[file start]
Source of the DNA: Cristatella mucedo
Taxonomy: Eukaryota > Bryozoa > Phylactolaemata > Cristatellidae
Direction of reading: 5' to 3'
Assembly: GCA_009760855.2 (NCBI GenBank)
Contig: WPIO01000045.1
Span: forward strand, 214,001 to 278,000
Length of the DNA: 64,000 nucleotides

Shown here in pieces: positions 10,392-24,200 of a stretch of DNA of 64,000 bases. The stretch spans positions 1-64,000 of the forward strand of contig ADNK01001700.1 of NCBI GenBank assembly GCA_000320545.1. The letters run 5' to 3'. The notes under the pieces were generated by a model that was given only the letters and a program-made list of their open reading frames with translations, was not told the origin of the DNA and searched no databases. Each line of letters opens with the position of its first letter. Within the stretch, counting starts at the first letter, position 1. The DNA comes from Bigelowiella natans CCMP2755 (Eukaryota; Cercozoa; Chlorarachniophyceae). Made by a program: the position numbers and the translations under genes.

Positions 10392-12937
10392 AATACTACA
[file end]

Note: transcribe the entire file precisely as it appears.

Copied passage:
Source of the DNA: Cristatella mucedo
Taxonomy: Eukaryota > Bryozoa > Phylactolaemata > Cristatellidae
Direction of reading: 5' to 3'
Assembly: GCA_009760855.2 (NCBI GenBank)
Contig: WPIO01000045.1
Span: forward strand, 214,001 to 278,000
Length of the DNA: 64,000 nucleotides

Shown here in pieces: positions 10,392-24,200 of a stretch of DNA of 64,000 bases. The stretch spans positions 1-64,000 of the forward strand of contig ADNK01001700.1 of NCBI GenBank assembly GCA_000320545.1. The letters run 5' to 3'. The notes under the pieces were generated by a model that was given only the letters and a program-made list of their open reading frames with translations, was not told the origin of the DNA and searched no databases. Each line of letters opens with the position of its first letter. Within the stretch, counting starts at the first letter, position 1. The DNA comes from Bigelowiella natans CCMP2755 (Eukaryota; Cercozoa; Chlorarachniophyceae). Made by a program: the position numbers and the translations under genes.

Positions 10392-12937
10392 AATACTACA